Wednesday, December 06, 2006
By A Wex Writer - Afternoon Dispatch & Courier - Bombay,India
Wednesday, October 4, 2006
Meet India’s first female Sufi singer, Zila Khan, who’s gearing up to perform at the ‘Jahan-e-Khusrau’ in Boston, Sufi music’s biggest festivals...
Noted Sufi singer, Zila Khan has recently added another feather to her cap. India’s first female Sufi singer has been invited to perform at one of Sufi music’s biggest festivals, ‘Jahan-e-Khusrau’ at the end of this month. The festival, which takes place in Delhi every year, is taking place at Boston this time around. And Zila has been practicing diligently for the show. Her last live performance was at Manimajra where she vowed audiences with her soulful voice. Daughter of sitar maestro, Ustad Vilayat Khan, Zila is the seventh generation of an unbroken line of sitar and surbhar’s oldest ‘gharana’. In an exclusive tête-à-tête with Women’s Extra, Zila Khan talks about her herself, her inspiration and ‘Jahan-e-Khusrau’.
Since how long have you been preparing for ‘Jahan-e-Khusrau’?
The Sufi festival in Boston is being organized by Woodman Taylor. Muzaffar Ali and I were asked to participate in it through the ICCR, as they wanted India’s leading Sufi singers to perform there. Taylor liked the name ‘Jahan-e-Khusrau’ so much so that he asked Muzaffar Ali if he could use the name and Muzaffar agreed, since his film is also being shown there. Apart from this, it has always a pleasure to sing in ‘Jahan-e-Khusrau’ in Delhi and all the other Sufi festivals like the one I sang in Kashmir recently.
Did the fact that you were born in a family with a musical background inspire you to choose the career that you did?
Yes, I consider it my good fortune to be born in this family. The literature and discipline of this profession is what attracted me to absorb it in my singing. But choosing this profession as a career was due to my husband Dr. Khalid Anwar and my esteemed father Ustad Vilayat Khan, whose vision was far ahead of his time and he knew this would be the right career for me.
How many hours do you practice daily?
I used to practice 12 to 14 hours a day with my father, who used to teach me with a lot of love and insight. Now with my slightly busy schedule and my responsibilities towards my son and husband, I practice at least two to four hours a day.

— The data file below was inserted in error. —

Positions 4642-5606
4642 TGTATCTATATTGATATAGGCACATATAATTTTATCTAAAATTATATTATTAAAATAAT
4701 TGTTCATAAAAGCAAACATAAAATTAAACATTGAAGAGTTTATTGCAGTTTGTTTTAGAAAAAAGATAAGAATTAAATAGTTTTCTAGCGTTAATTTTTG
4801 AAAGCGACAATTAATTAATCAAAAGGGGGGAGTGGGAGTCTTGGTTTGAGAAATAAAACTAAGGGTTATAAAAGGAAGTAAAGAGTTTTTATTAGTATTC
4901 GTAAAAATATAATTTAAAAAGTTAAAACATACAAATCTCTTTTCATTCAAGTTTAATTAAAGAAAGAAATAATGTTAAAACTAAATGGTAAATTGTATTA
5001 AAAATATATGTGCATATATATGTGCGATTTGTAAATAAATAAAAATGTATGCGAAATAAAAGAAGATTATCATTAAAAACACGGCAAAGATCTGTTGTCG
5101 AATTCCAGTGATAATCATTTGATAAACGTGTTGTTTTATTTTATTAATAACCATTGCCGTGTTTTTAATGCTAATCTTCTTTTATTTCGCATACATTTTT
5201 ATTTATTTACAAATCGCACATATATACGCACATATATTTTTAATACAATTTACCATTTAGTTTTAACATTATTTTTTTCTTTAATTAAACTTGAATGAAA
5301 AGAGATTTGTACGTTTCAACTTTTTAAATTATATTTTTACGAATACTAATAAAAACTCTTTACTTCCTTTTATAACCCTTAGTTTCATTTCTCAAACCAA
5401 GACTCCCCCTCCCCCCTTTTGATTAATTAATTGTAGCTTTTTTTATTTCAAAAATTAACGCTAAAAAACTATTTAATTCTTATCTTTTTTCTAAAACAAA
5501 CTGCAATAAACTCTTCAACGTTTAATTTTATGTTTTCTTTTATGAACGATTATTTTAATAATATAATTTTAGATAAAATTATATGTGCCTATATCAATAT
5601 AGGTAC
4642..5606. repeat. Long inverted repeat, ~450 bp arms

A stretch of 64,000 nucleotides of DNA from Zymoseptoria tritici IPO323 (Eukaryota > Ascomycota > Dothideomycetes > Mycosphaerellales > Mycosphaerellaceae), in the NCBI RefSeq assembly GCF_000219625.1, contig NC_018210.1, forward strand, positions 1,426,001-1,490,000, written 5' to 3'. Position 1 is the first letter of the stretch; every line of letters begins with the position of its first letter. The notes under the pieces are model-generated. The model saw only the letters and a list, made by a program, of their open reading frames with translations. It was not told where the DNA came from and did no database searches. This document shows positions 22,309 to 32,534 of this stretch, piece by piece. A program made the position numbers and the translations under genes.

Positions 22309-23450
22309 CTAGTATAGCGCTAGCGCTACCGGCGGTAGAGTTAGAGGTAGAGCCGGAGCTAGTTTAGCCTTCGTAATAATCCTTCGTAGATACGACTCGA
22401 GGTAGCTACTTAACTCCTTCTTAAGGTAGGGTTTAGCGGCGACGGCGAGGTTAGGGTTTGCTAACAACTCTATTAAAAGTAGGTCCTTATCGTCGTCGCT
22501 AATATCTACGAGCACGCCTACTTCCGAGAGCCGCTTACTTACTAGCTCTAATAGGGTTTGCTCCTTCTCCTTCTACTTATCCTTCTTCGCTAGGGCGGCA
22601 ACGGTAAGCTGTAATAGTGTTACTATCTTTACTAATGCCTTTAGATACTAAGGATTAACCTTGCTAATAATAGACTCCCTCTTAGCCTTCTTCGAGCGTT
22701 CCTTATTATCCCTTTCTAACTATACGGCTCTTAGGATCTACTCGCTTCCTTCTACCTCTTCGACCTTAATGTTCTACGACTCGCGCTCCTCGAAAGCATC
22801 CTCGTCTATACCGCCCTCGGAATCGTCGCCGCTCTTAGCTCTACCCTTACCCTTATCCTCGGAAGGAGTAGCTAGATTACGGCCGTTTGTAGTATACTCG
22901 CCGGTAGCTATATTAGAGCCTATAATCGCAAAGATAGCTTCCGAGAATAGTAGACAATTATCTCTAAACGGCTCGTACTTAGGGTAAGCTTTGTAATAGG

Who do you credit your success to?
Firstly I’d credit it to God because without ‘rehmat’ and ‘dua’, success is not possible. So with the ‘rehem’ of God and the ‘duas’ of my father and husband, this success has been possible!
Who are your favourite performers?
To perform, one needs to have a very magnetic and arresting kind of presence, which my father was known to have had. His charisma was phenomenal. And I love Nusrat Fateh Ali’s, Ustad Amir Khan’s and Ustad Bade Ghulam Ali’s performances and singing. Pandit Birju Maharaj, too, has such an amazing presence on stage!
Where do you get your inspiration from?
I guess my interest and vast keenness to explore the medium of every dimension of singing and the vastness that lies in this medium, is where I get my inspiration from and even my peace.
What advise would you give other women in this field?
Women, because we’ve just come of age and are being able to be what we choose to be, must be more careful with how we conduct ourselves or grow as human beings. We have to pass on this beacon of freedom to the coming generation of women. I think the same applies to men too.
When you look back on your journey as a singer, how do you feel?
I feel humbled that my passion could be transformed into such a huge aura and zone of spiritual and literate pleasure. That is definitely something to feel happy and humbled by.
Could you tell us something about your forthcoming album ‘Sar Masti’?
‘Sar Masti’ is an album which has five songs, all written by Hazrat Amir Khusrau. I am very happy to be able to sing ‘real and authentic’ poetry by the great poet and sufi inventor (of the sitar and tabla, etc) Hazrat Amir Khusrau, in my own singing style which is again so humane and full of feelings.